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Thursday, April 22, 2010

Ideas for West Downtown

With the news this week that Drake State is considering moving forward with its plan to acquire/expand to the former Stone Middle School, I think its an appropriate time to discuss what could make the surrounding neighborhood, West Downtown, a great place to live.

I define West Downtown as the area south of 565, west of the Parkway, north of Governors, and east of Triana. The neighborhood consists of a mix of industrial buildings sprinkled with old "shotgun" houses and a large public housing project. Future development on both ends-- Constellation to the east and the campus of Drake State (along with two of Huntsville's most popular local restaurants-- Blue Plate and Bandito Burrito) to the west, makes this area ripe for redevelopment.

What makes this area stand out from other neighborhoods in the city center is that much of it is vacant or deserted, and little of what's left is of historical value. A whole new neighborhood could be built here without too much controversy.

Below I have created a map showing possible redevelopment sites and their uses. (Note that while many of these sites are for sale/lease, some of them aren't. And besides Drake State, these proposals are no more than ideas.) Residential is shaded in yellow; commercial, blue; recreational, green; and mixed-use, purple. Click on the pushpins for more info about an area.

View West Downtown in a larger map

Some notable features:
The Broglan/West Downtown Linear Park- A park along the Broglan Branch creek, which would be returned to its natural state. A greenway running the length of the park would connect West Downtown to Holmes and Governors.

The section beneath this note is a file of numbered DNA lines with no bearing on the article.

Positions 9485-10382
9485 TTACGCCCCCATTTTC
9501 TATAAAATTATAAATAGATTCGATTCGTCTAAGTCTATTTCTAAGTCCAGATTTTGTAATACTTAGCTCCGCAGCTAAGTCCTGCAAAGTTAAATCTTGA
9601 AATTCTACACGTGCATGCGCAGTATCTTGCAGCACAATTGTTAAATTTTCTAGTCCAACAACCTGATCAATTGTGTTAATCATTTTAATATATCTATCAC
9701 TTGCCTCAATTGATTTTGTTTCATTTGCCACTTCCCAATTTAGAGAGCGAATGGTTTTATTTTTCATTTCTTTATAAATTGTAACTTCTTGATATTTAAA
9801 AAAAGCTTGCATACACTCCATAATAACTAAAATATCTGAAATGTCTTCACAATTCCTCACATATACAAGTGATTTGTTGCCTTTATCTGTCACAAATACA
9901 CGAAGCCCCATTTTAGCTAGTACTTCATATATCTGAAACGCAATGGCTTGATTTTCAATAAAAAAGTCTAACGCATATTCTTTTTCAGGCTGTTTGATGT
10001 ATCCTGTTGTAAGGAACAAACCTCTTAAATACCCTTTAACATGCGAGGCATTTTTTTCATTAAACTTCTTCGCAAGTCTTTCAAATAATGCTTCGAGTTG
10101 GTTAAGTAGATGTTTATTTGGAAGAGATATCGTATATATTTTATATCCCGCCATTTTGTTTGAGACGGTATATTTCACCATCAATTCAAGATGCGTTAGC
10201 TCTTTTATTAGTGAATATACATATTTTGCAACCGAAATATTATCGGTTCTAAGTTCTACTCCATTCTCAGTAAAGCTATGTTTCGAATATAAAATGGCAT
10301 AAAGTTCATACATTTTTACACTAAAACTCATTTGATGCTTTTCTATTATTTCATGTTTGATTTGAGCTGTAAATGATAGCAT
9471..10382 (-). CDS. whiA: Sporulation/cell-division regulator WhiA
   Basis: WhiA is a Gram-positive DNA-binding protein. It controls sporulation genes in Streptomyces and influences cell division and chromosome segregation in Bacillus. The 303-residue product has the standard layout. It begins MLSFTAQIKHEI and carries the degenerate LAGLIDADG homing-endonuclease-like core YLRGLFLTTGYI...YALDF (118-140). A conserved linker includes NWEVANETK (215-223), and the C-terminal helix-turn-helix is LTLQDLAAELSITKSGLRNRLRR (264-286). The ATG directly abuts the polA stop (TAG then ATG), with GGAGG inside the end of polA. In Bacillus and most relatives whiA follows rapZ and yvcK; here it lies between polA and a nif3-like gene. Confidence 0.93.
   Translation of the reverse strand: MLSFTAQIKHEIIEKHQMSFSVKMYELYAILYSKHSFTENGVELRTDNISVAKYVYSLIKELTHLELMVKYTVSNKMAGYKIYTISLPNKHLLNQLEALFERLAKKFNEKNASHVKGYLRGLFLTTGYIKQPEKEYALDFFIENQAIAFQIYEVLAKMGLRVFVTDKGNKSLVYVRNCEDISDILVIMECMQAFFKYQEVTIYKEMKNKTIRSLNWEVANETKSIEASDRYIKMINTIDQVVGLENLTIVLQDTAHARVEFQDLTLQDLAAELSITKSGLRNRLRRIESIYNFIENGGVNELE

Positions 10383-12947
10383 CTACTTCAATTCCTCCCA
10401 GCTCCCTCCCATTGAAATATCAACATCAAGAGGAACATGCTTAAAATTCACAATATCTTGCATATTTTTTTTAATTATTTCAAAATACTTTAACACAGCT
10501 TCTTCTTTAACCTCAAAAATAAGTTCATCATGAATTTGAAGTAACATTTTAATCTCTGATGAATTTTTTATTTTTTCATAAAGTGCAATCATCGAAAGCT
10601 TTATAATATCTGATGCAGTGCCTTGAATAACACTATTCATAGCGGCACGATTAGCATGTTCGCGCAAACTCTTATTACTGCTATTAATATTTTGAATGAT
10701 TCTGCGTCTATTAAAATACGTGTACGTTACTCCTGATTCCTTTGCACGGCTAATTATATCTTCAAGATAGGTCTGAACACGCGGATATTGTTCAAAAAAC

West Clinton Mixed-Use District- 4-5 story buildings would line West Clinton with shops, bars, and restaurants on the bottom floor and lofts on top.
Butler Terrace/Johnson Towers/Patton public housing redevelopment- If the housing authority's going to fulfill its dream of deconcentrating public housing projects in the center city, it should do it right. First off, don't hire shady developers. Once that's accomplished, the housing projects could be replaced with a mixed-income, mixed-type residential development centered around a small commercial element (such as a neighborhood market/cafe) and surrounded by parks.
The Community Center- On the current site of the Westside Community Center, a recreational hub can be built. It could include a park, library, rec center, neighborhood school, small urban farm, etc.

Some minor fixes:
Streetscape-- A better-landscaped West Clinton would do wonders for the neighborhood. So would "road dieting" (reducing the number of lanes, e.g. from 5 to 3), adding bike lanes and sidewalks where necessary, and allowing on-street parking.
Restoring the "grid"-- the original gridded street layout of the neighborhood was fragmented by industrial development and the housing projects. Extension and alignment of several streets would be ideal for neighborhood connectivity; I've noted some of these (in black) on the map. Alleyways (gray on the map) were created in some areas to allow some off-street parking  and access in places where it would otherwise be tricky.

How will it work?
The parks and streetscape improvements would be the city's responsibility; so would a liberal (small "l") zoning policy (SmartCode might work here). And after the Huntsville Housing Authority sells off the housing projects and they're redeveloped, the remainder of the neighborhood should follow suit with rising demand and property values. Having Drake State in the neighborhood would also increase demand for housing in the area, as it might influence some teachers and students to move within walking distance of the school.